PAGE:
Since I’m apparently blogging again, I might as well make it a two-fer, as they say in the Southern U.S.
In a recent blog post for JPMHP Direct, I argue the following:
the genesis of organized public health in the modern West are firmly and unquestionably rooted in social reform. Historians of public health have documented repeatedly that early public health actors were reformers and advocates to the bone.
For example, Jacob Riis’ stunning photos of NYC tenements in the 1890s were absolutely crucial to sparking municipal public health action. Riis undoubtedly saw himself as an advocate and an activist, and there is no doubt public health was the better for it. In 2010, a group of historians and scholars at Columbia University’s Center for the History & Ethics of Public Health explicitly argued that public health in the US has essentially taken an exodus from its roots in social reform and public advocacy, and that this departure has had and will continue to have grave effects on population health and health inequalities.
This is in fairness an oversimplification, one wrought from considerations of venue, word limits, and audience. (All of what follows is I think pretty well-settled ground for historians of public health in the modern West, but by all means, dear readers, tell me if I am mistaken).
Historians of modern public health in the U.S. and Great Britain are in general agreement that the Sanitarians on either side of the Atlantic Ocean (whether Chadwickians in England or counterpart U.S. moralists like Lemuel Shattuck) were often motivated by a desire to maintain class hierarchy and order. This was unquestionably the view of Chadwick himself, as shown most notably by Christopher Hamlin in his book, Public Health and Social Justice in the Age of Chadwick. (Side note: this is one of the best books in the history of public health I have ever read).
Chadwick, Hamlin explains, was upset by the ways the many destabilizations even in the first few decades of the 19th century threatened to overturn the class structure Chadwick saw as crucial to proper (moral) hygiene. (And by the way, in this, he was not so different from the espoused political and social views of Florence Nightingale herself, as documented by Charles Rosenberg). He saw sanitation as a path to cleaning up the worst of the immiseration to which the lower classes were subjected. If they were healthier and happier, he reasoned, there would be no call for the kind of revolution he saw brewing on the Continent (and which of course erupted in the second half of the 1840s, just a few years after Chadwick’s famous report was published).
Some of Chadwick’s allies, of course, such as Southwood Smith, were motivated by religious beliefs, and in them a pursuit a bit closer to what we late moderns might identify as a zeal for social justice. The same is true in the US, of course. Jacob Riis was unquestionably motivated by a desire to relieve the degradation and suffering of the NYC urban poor; he is also a product of his time and place, as en early American progressivist (or perhaps a proto-progressivist, depending on one’s perspective on the latter movement). Women were important public health reformers in the US. Harold Platt documents how Jane Addams and allies in the Chicago settlement house movement forcefully and effectively advocated for social reform in the service of public health; and although Margaret Sanger is controversial (there is debate about her investment in eugenicist perspectives), she rooted her public health advocacy in a desire for progressive social reform.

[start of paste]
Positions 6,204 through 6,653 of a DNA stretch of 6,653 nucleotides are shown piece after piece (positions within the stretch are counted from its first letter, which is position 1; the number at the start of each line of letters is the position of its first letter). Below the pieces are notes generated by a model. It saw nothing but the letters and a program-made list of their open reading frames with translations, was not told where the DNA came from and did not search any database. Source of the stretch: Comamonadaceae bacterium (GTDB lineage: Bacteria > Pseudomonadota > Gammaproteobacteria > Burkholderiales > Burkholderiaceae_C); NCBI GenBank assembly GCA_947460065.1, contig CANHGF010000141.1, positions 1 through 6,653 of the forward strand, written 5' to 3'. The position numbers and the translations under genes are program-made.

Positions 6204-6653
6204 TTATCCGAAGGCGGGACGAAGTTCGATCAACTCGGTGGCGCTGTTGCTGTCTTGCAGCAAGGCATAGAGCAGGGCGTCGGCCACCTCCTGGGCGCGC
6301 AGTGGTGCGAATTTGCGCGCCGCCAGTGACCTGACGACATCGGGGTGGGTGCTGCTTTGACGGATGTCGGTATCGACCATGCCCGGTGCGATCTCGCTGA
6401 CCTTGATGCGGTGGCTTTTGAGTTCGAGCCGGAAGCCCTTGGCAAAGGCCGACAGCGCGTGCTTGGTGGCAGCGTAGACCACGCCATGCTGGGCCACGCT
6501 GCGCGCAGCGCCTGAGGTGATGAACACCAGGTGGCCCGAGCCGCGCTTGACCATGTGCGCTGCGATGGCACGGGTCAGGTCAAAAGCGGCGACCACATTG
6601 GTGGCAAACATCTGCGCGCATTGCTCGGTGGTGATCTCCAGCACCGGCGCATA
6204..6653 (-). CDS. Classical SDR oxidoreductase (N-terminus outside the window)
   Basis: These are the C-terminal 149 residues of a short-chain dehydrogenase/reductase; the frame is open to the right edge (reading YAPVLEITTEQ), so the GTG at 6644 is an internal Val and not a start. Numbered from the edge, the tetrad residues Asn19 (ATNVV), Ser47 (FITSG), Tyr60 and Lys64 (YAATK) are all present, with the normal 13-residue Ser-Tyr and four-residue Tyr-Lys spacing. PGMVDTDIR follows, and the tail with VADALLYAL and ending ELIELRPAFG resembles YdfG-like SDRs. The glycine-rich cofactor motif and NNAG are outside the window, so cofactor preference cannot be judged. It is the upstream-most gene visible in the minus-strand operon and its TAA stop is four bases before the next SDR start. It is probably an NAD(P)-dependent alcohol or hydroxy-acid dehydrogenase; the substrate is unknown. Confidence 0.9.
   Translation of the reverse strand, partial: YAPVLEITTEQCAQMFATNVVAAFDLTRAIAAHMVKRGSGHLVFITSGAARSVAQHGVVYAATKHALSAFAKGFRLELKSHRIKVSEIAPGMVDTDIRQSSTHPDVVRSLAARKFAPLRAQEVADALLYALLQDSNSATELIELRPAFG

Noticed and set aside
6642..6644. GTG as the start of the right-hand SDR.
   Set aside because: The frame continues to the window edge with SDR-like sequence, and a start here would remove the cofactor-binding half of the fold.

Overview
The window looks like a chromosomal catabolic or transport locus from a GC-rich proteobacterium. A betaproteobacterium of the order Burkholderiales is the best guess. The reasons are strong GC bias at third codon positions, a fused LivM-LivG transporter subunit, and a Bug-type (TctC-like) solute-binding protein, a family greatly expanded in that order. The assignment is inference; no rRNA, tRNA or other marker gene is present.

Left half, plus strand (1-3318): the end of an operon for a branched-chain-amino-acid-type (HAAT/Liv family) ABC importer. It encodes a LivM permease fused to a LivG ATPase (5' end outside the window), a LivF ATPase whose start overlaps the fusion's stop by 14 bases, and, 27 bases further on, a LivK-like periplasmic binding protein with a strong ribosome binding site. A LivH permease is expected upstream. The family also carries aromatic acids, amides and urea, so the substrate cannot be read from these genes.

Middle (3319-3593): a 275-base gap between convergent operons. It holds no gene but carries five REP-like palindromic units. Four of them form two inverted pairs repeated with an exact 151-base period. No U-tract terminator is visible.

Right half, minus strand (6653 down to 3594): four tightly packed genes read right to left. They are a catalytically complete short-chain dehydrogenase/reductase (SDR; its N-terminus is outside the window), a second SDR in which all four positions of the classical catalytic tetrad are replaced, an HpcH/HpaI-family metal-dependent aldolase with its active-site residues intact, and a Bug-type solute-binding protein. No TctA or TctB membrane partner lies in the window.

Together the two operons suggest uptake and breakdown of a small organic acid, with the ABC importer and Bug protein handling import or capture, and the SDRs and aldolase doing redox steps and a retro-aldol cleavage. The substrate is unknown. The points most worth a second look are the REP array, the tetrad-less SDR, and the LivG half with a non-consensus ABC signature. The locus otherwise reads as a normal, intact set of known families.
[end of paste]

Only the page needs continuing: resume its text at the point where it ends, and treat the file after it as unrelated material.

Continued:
So, to return to the original claim: it was oversimplified because I claimed broadly that many 19th c. public health practitioners were motivated by desire for social reform. Strictly speaking, this is correct. Many were so motivated. However, many were not, and sometimes it can surprise knowing which important actors in the modern history of public health in the U.S. & G.B. desired what we might in a presentist fashion identify as “social justice” and which pursued public health action for other reasons altogether, including quite conservative ones.
UPDATE (9/2, 22:19 MST): My specific mention of “women reformers” above is not intended as an exclusion of important US public health actors advocating for social reform who also belong to other (marginalized) social groups. Black Americans (men & women) have numbered among important public health advocates since at least the Early Republic, such as Richard Allen & Absalom Jones’s important response to racist pamphlet attacks on the Philadelphia Black community during the 1793 yellow fever epidemic. You can read this free online in the Medical Heritage Library! I assign this in my history of public health course. Many other disadvantaged social groups in the US, such as Jews and Chinese Americans, have made important contributions to public health reform (Note to Self: Why am I comparatively ignorant on the public health traditions of indigenous peoples in North America? Who should I be reading to educate myself here?).